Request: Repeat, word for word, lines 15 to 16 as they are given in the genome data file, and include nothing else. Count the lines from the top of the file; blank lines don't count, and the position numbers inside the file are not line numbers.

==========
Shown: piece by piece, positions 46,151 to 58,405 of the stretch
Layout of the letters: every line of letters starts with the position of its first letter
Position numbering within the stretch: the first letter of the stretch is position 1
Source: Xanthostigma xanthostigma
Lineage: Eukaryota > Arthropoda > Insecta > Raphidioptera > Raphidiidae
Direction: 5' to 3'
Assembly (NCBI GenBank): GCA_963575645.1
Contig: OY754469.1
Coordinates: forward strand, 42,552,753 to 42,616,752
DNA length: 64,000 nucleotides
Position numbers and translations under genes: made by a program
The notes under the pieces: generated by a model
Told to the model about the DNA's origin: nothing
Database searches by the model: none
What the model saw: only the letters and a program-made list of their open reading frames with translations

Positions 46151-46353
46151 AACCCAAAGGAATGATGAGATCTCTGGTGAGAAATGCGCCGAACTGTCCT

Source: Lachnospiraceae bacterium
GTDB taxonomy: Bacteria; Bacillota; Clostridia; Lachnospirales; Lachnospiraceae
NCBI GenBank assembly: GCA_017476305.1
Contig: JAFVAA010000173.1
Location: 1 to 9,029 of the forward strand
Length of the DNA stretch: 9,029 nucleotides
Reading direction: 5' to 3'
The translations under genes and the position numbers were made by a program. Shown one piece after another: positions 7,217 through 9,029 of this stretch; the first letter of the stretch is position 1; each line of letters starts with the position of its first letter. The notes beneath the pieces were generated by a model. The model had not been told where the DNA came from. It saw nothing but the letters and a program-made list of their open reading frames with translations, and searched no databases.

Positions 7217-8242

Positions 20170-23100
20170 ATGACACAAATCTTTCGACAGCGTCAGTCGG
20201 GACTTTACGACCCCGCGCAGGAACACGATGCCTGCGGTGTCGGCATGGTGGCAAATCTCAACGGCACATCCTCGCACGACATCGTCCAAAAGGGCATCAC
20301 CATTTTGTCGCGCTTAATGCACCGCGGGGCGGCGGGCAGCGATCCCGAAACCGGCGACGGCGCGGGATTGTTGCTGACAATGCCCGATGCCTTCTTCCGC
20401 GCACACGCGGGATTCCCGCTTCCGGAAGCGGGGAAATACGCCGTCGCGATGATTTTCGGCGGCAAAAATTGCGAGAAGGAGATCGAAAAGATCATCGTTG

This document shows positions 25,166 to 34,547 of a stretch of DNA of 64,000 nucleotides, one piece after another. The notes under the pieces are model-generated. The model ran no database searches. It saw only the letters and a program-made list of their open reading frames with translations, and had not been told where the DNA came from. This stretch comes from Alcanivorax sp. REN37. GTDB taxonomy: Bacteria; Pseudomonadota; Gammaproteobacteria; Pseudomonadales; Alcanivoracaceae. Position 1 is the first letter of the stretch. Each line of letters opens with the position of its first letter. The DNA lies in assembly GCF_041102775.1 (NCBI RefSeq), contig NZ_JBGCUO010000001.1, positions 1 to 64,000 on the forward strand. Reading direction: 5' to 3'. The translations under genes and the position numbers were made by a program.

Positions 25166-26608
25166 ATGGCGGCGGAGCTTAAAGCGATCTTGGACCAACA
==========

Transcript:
What the model saw: only the letters and a program-made list of their open reading frames with translations

Positions 46151-46353